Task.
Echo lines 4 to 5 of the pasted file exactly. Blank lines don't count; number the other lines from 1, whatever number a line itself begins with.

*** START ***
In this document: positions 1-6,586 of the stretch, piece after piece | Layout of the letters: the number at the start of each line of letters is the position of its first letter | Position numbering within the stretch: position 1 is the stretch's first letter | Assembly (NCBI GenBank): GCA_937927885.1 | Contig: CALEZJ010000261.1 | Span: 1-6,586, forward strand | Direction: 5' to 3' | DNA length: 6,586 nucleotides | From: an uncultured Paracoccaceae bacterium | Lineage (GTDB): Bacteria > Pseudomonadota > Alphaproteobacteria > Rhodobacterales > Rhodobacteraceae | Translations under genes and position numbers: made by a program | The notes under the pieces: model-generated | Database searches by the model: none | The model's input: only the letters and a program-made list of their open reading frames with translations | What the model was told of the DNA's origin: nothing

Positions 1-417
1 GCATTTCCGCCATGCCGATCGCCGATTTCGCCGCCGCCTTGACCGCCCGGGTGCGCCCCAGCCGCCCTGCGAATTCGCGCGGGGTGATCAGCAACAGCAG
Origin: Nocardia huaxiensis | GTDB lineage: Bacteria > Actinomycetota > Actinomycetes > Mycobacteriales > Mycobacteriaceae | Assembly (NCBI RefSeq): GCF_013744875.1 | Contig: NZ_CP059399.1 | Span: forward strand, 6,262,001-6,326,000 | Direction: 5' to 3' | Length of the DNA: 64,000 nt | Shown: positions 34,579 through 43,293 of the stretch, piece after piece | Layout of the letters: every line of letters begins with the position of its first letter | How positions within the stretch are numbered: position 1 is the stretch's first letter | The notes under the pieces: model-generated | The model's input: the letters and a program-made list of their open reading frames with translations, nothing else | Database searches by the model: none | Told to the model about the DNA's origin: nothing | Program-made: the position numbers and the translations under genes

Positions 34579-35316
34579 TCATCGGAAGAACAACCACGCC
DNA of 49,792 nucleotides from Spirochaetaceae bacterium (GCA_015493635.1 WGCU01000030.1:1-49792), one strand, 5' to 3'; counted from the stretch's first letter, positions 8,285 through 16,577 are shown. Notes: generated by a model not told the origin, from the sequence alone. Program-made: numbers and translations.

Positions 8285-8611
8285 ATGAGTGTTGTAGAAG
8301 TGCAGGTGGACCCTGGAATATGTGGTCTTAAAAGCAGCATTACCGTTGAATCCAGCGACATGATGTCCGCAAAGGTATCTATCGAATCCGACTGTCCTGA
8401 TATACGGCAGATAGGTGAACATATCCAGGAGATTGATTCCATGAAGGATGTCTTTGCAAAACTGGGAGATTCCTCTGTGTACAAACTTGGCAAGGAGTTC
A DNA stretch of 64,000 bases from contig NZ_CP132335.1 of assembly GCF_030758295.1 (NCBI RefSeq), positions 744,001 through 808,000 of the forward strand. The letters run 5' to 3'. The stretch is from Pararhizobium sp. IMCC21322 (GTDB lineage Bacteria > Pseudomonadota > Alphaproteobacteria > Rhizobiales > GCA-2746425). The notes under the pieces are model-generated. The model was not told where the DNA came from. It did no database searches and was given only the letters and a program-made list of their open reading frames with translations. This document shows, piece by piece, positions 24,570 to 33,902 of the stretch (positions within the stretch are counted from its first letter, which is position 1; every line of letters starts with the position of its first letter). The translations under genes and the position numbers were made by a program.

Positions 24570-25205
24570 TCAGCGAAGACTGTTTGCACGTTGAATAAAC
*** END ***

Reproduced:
Origin: Nocardia huaxiensis | GTDB lineage: Bacteria > Actinomycetota > Actinomycetes > Mycobacteriales > Mycobacteriaceae | Assembly (NCBI RefSeq): GCF_013744875.1 | Contig: NZ_CP059399.1 | Span: forward strand, 6,262,001-6,326,000 | Direction: 5' to 3' | Length of the DNA: 64,000 nt | Shown: positions 34,579 through 43,293 of the stretch, piece after piece | Layout of the letters: every line of letters begins with the position of its first letter | How positions within the stretch are numbered: position 1 is the stretch's first letter | The notes under the pieces: model-generated | The model's input: the letters and a program-made list of their open reading frames with translations, nothing else | Database searches by the model: none | Told to the model about the DNA's origin: nothing | Program-made: the position numbers and the translations under genes

Positions 34579-35316